In the current study, the most prevalent sign reported by Demodex positive patients was conjunctival injection, followed by lid margin telangiectasia and cylindrical dandruff. Despite their high prevalence, lid margin telangiectasia and cylindrical dandruff did not seem to have a significant correlation with Demodex presence and, as shown in Table 3, a considerable number of patients without Demodex infestation also presented these signs. In ocular demodicosis, conjunctival injection is the result of conjunctival irritation, which is believed to occur secondary to Meibomian gland dysfunction (14), concomitant bacterial pathogens carried by Demodex, or delayed hypersensitivity reaction to mite proteins and debris (10, 22-25).

Corneal vascularization was another ocular sign that had a significant correlation with Demodex infection in the present study. In an interventional case series in patients with Demodex blepharitis who also exhibited corneal abnormalities, Kheirkhah et al. documented noticeable regression of corneal superficial vascularization after treatment for Demodex mite (26). Luo et al. also reported an early resolution of refractory keratitis and corneal vascularization after treating Demodex mite and suggested that this early response occurred before complete eradication of mite, indicates that corneal presentations related to Demodex infestation are mainly caused by immune response mechanisms (27). Based on our results, we suggest considering Demodex as a probable cause in eyes with evidence of corneal vascularization, especially in the absence of clear signs of blepharitis, as these eyes can be easily and mistakenly treated for other presumed pathogens for a long time. Therefore, eyelash sampling and looking for mites or considering mite treatment seem reasonable and are recommended in these cases.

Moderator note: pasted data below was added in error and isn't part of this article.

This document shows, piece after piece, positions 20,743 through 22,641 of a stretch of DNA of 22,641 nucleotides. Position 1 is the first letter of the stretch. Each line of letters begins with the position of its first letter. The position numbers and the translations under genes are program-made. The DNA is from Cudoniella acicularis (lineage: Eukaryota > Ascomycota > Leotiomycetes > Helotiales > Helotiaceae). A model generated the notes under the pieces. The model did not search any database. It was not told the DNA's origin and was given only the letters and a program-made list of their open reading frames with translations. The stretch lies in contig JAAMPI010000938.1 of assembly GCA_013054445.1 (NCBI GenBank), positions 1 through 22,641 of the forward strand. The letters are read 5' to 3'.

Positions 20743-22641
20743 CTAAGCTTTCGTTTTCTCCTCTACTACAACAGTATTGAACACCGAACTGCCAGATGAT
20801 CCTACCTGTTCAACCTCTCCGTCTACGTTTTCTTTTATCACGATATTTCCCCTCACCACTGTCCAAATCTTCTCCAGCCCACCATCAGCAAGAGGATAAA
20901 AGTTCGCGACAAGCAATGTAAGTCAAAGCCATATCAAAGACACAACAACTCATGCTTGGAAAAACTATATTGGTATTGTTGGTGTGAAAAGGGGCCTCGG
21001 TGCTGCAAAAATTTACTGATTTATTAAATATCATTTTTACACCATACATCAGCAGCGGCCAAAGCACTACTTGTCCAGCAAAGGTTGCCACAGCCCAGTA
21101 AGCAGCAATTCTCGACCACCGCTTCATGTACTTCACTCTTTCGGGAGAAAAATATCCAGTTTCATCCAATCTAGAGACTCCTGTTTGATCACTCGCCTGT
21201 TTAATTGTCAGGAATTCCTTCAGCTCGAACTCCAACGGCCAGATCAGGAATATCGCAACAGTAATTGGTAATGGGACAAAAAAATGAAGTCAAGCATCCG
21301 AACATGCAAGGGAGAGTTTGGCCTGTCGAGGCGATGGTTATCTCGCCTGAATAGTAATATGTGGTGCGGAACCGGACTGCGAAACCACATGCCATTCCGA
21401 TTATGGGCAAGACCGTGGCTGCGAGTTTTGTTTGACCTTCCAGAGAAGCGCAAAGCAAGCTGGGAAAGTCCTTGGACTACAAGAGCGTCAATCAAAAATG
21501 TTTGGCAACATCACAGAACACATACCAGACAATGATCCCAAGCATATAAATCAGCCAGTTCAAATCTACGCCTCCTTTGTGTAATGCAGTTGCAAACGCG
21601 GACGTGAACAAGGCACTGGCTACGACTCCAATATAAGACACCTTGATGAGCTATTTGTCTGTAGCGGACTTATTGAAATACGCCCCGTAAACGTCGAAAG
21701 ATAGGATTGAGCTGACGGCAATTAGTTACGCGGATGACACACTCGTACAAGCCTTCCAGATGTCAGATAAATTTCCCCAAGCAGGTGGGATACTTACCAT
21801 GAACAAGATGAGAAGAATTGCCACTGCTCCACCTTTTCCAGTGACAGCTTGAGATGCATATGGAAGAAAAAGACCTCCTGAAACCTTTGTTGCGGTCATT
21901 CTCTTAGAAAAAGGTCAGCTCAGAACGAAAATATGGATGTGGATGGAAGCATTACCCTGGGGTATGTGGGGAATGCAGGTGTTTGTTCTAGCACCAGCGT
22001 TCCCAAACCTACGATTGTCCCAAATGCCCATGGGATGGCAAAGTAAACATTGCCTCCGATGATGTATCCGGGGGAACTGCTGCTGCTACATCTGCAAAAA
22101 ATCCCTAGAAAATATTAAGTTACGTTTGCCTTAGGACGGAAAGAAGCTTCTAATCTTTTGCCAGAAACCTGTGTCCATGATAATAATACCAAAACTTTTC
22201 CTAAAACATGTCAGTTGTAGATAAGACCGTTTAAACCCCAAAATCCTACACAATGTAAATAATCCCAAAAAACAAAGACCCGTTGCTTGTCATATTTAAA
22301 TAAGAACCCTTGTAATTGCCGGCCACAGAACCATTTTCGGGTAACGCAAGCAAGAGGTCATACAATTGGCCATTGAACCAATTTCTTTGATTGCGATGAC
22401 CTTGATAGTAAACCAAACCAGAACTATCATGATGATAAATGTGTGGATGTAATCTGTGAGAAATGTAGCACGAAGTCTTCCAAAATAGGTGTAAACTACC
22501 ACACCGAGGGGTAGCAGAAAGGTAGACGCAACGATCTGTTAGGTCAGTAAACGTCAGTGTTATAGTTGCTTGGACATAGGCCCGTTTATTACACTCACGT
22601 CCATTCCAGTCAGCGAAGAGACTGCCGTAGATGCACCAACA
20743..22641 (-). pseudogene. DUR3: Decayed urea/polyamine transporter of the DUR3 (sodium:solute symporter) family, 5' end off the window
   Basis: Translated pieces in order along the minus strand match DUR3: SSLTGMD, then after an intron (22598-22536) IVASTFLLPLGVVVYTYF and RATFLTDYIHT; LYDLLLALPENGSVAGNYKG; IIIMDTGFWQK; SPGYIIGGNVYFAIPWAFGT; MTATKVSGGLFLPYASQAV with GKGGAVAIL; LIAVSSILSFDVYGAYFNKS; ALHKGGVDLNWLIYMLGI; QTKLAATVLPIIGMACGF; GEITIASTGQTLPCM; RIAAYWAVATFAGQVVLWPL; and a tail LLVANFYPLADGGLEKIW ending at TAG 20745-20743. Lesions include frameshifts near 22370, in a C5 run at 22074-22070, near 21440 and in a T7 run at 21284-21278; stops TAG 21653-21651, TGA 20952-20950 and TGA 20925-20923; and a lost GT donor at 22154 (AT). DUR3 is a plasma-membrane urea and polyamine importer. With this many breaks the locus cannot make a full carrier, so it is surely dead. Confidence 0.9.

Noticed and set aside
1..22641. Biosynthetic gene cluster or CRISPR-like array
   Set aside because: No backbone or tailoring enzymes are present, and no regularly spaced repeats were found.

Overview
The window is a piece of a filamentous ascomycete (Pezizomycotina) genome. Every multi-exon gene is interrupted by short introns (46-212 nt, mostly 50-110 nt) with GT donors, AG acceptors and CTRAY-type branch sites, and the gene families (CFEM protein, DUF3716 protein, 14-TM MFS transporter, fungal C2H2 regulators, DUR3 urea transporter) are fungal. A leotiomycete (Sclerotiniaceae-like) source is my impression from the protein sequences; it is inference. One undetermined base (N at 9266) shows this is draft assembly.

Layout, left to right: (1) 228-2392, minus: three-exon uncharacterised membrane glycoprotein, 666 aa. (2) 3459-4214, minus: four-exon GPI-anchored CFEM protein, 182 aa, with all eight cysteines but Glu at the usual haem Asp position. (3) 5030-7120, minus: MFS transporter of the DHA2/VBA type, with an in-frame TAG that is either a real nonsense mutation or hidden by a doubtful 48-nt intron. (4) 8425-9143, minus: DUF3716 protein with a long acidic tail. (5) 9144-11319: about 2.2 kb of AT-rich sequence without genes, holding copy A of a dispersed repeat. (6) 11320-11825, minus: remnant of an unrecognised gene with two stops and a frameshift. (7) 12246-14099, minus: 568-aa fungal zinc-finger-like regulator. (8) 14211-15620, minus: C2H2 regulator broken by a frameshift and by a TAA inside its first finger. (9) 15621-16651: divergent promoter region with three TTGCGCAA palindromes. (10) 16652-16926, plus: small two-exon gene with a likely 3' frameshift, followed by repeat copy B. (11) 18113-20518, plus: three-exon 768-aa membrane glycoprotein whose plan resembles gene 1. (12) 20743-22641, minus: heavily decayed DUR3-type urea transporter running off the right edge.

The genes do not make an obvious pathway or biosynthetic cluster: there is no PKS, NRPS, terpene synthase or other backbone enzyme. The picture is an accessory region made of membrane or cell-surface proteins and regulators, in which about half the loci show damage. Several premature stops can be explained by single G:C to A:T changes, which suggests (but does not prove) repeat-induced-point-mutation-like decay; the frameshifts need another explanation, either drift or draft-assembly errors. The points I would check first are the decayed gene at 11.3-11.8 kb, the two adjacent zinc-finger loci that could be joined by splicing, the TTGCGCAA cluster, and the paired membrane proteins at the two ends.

The higher prevalence of all evaluated ocular signs and symptoms in Demodex positive participants, compared to Demodex negative group, indicates that these signs and symptoms may be common in clinical settings of ocular demodicosis, but further, they are not all highly suggestive for this mite and their absence should not be considered as a hint making Demodex diagnosis significantly less probable.

As a whole, our study demonstrates that Demodex infestation may be responsible, at least in some people, for ocular discomfort and especially tired eye sensation, but in general, is not necessarily correlated with blepharitis. Many individuals infested by this mite demonstrate no clinical sign, although they may experience several ocular symptoms.

This finding supports the notion that the number of mites may be of importance to play a role in manifesting clinical signs of blepharitis. In other words, a smaller number of mites may be enough to cause ocular discomfort, while ocular signs may present in a smaller number of patients who are infected by a larger number of mites. This issue highlights the importance of evaluating the cumulative effect of Demodex mite on ocular signs. This finding can also be attributed to the high probability of recent transmission among our studied population, which may lead to the early sensation of different feelings in eyelids, while it might take a longer time to cause changes in tissues, leading to the manifestation of visible signs of blepharitis in the same eye. This probability highlights the necessity of following up patients.

The positive aspects of this study include the large number as well as the narrow age range of evaluated subjects. To the best of our knowledge, such a large group of cases has not been investigated so far for the presence of Demodex blepharitis. Limitations include a lack of quantitative data regarding mite load in eyelashes and a lack of comparative data of blepharitis signs during the time. Further prospective, quantitative studies are needed for delighting the role of Demodex in ocular diseases.

Footnotes